Some foreclosure defendants in New York have tried to file motions to dismiss a pending action based on the omission of other necessary parties. However, New York courts have denied such motions, stating that the remedy for such an omission is not “to dismiss the action upon the motion of the party who was properly named.” (Dime Sav. Bank of N.Y. v. Johneas, 172 A.D.2d at 1082, 569 N.Y.S.2d 260.) Instead, the plaintiff should have the opportunity to join the omitted necessary parties to the action and properly serve them.
CPLR 1001 allows for joinder of additional parties, stating that “Persons who ought to be parties if complete relief is to be accorded between the persons who are parties to the action or who might be inequitably affected by a judgment in the action shall be made plaintiffs or defendants.” CLPR 1003 adds that “Parties may be added at any stage of the action by leave of court or by stipulation of all parties who have appeared, or once without leave of court within twenty days after service of the original summons or at anytime before the period for responding to that summons expires or within twenty days after service of a pleading responding to it.” However, CPLR 1003 also states that if a plaintiff fails to properly join a party who should be a defendant under CPLR 1001, the court will have grounds to dismiss the action without prejudice if it will not let the action proceed without all necessary defendants. In most cases, New York courts have found that the judgment “may be inequitably affected” without proper joinder of the necessary defendants, which will mean a dismissal in the event of nonjoinder. Beltway Capital, LLC v Soleil, 2009 NY Slip Op 52403(U) [25 Misc 3d 1233(A)].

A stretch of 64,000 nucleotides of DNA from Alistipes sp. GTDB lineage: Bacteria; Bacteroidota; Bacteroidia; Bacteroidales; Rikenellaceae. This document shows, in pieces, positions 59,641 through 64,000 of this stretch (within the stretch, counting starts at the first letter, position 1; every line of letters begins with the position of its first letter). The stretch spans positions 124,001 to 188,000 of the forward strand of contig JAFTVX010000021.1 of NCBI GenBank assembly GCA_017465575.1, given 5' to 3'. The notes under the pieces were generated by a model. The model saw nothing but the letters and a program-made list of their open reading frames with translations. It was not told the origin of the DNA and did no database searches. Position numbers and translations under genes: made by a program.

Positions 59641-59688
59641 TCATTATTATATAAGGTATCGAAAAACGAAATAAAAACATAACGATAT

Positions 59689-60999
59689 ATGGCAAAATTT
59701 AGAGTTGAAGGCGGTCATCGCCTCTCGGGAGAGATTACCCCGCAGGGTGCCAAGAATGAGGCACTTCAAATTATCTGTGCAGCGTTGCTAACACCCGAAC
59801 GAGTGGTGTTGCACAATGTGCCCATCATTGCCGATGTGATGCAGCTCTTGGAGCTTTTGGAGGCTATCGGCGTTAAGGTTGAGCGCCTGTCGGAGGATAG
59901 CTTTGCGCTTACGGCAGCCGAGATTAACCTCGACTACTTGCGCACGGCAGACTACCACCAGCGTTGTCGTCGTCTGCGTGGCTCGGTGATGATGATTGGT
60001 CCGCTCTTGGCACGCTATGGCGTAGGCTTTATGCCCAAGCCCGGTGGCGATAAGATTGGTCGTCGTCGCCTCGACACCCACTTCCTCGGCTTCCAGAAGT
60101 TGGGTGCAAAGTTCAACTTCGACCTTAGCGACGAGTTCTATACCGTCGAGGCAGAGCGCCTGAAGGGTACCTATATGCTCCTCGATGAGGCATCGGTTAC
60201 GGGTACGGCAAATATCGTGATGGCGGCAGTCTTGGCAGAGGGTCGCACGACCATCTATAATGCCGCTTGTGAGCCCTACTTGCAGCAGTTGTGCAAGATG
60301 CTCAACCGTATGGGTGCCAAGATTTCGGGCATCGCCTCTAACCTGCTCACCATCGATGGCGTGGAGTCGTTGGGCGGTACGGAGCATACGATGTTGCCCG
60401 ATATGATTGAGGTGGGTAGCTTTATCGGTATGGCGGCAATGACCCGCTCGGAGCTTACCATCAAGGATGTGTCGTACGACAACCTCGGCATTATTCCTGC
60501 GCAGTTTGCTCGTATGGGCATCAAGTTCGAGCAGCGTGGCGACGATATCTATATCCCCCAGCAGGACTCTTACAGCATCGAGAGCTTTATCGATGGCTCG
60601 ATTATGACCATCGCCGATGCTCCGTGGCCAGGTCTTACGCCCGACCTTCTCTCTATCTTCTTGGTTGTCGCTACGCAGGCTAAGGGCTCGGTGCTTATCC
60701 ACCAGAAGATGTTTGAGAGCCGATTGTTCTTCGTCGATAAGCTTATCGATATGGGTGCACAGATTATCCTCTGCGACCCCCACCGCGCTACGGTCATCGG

By pointing out to the court that there are omitted necessary parties, property owners may be able to buy some time since the proceedings may be delayed for a joinder or even dismissed upon nonjoinder. The plaintiff will have to serve the joined defendants, and the court may have to reanalyze the case in light of the new defendants. This may give mortgagors a chance to have their attorneys negotiate further with the lender to reach a settlement that prevents foreclosure, including a mortgage loan modification.